Catholic Medical Quarterly Volume 72 (3) August 2022

Book Review

The Truth about Clergy Sexual Abuse:
Clarifying the Facts and the Causes

by Bill Donohue
Ignatius Press

Book CoverThe author is president of the Catholic League for Religious and Civil Rights. He also has a Ph.D in sociology. As such, he is in a good position to discuss one of the greatest crises in the Catholic Church. It is a remarkable and timely work.

It is said in certain circles that the Catholic Church is riddled with pedophile priests. Not so, say the author. While there was a problem of priests abusing mainly male adolescents a couple of decades ago, the problem has been largely resolved by appropriate steps taken. Not all homosexual priests are abusers. But most abusers in the Catholic Church are homosexual, says the author. From the mid-sixties to the eighties, the problem increased. It has been decreasing since. What happened in the sixties? The Church opened its windows to let in all the filth of secular sixties culture, says the author. Too many seminaries taught the students to experiment with sexuality. The word chastity was (he says) largely forgotten.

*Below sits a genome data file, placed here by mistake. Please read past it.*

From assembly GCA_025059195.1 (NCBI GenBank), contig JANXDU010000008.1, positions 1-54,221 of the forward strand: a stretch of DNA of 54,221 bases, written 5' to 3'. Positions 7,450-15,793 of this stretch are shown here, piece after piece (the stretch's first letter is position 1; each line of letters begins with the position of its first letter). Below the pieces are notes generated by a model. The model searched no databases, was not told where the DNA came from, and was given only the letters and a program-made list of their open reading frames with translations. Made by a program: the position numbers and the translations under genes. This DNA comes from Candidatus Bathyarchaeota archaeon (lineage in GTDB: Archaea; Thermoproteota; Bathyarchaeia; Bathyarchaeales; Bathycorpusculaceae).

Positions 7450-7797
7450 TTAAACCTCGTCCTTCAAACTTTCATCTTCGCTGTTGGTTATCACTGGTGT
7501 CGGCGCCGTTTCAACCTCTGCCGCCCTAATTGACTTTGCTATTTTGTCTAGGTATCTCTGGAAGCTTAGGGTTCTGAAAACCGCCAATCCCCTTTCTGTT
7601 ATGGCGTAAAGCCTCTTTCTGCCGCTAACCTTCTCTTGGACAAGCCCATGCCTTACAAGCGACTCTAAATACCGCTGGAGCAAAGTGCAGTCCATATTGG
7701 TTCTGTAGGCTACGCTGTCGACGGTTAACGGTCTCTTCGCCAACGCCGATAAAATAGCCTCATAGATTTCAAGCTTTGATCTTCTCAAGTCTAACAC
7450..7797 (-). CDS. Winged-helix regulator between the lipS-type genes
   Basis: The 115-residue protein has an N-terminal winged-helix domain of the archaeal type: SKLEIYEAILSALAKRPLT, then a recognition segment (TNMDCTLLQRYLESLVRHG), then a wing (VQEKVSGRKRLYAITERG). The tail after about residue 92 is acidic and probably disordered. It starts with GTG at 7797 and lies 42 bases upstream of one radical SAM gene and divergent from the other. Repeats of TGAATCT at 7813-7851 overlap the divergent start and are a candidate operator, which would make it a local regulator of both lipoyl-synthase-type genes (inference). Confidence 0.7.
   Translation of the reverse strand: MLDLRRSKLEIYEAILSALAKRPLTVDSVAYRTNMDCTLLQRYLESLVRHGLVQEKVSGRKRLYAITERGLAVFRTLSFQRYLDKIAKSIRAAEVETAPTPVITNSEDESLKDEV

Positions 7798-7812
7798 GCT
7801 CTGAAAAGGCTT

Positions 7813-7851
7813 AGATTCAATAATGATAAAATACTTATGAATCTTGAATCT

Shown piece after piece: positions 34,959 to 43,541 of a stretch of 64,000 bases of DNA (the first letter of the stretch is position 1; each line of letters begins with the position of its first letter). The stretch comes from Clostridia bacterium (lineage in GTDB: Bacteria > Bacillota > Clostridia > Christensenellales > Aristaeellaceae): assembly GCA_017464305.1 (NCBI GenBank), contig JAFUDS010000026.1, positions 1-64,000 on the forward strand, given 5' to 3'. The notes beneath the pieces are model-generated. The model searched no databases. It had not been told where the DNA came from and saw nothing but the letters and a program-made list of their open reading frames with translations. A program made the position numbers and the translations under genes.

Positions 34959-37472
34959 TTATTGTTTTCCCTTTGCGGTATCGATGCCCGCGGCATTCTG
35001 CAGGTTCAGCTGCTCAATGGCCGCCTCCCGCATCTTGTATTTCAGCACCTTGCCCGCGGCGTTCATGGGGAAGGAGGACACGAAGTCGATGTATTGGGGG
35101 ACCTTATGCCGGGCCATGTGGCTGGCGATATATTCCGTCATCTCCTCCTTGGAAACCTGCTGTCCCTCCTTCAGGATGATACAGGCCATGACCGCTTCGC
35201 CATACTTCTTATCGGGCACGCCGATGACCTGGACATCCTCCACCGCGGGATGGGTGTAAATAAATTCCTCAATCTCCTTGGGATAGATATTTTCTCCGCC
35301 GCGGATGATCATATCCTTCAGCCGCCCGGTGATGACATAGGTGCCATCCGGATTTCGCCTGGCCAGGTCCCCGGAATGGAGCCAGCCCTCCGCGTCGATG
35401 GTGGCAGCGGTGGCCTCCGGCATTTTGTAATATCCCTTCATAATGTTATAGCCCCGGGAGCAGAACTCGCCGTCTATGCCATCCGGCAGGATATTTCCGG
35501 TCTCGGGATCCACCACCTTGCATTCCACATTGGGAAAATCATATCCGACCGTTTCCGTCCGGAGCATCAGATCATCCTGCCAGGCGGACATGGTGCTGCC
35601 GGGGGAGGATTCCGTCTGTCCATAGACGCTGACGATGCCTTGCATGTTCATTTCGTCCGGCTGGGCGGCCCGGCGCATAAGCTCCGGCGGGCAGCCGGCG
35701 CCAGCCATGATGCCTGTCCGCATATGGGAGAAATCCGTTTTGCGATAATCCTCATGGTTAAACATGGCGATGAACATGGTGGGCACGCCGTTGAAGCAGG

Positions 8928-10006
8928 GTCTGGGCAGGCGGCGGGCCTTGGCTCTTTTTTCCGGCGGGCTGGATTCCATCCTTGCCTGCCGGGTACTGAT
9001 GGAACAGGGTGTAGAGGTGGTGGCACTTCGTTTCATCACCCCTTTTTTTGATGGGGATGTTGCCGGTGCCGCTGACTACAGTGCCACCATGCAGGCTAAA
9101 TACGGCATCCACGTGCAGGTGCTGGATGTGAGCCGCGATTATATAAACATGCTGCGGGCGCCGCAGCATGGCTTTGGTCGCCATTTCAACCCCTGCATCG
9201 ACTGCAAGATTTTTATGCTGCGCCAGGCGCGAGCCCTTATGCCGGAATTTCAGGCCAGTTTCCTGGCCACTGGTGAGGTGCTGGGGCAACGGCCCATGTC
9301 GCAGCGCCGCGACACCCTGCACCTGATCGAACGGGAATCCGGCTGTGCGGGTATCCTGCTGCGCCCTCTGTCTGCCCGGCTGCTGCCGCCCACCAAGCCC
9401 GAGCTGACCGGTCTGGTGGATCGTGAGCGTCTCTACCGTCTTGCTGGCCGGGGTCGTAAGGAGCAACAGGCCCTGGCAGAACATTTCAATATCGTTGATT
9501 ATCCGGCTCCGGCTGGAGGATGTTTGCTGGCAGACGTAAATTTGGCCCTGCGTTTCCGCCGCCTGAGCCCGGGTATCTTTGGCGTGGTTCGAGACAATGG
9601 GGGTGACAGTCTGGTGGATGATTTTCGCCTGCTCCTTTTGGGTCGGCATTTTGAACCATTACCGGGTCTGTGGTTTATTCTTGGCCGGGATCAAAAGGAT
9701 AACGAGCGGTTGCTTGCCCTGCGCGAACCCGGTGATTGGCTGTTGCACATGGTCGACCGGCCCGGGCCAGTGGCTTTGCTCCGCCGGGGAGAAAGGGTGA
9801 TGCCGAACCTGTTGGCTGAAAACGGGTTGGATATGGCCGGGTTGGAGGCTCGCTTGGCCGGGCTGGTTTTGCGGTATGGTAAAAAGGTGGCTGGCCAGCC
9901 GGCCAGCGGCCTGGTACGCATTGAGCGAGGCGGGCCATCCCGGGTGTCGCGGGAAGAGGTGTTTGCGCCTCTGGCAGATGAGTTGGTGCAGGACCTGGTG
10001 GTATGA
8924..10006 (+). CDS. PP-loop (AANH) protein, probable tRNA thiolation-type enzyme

It could be argued that the author unjustly focusses on the issue of homosexuality. However, he notes that eight in ten cases of clergy abuse involves males abusing males, the victims mainly being post pubescent males. This is a remarkably high number in comparison to the wider society where most abusers are males abusing females.

Bill Donoghue writes movingly that the scandal could not have happened if men who were already troubled or disordered were not given the rationale to do so. He says that those who provided the rationale were Church dissidents. He says that beginning in the late 1960s, many seminaries became hotbeds of dissent. Many Catholic dissidents were in open rebellion against the Church’s teachings on sexuality. Similarly Catholic colleges and universities were infected with dissent, and (he says) many still are. The author demonstrates that dissent, and the disruption of authority that comes with it, leads to clergy sexual abuse. I myself, recall hearing about dysfunctional seminaries back in the eighties. Seminarians told me they were in trouble because they were deemed too conservative and too rigid. Seminaries were more interested in rigidity tests than making sure that their students would make good priests.

It could be argued that celibacy is a causative factor. It is not, says the author. Plenty of denominations where clergy can get married have been in the news because of clergy sexual abuse. Also, rates of Catholic clergy abuse were low before the sixties.

The author points out that while there is every need for vigilance, 99.9% of Catholic clergy in the United States have not been charged with sexual misdemeanours in the last few years.

As well as that he reminds us that while priestly abuse is an appalling crime, we should not ignore the many problems elsewhere: in dysfunctional families, in health and social care agencies, in schools and in sports for example.

There is every need to be vigilant.The author of this excellent book reminds us of the importance of solid priestly formation. This must remain an ongoing concern.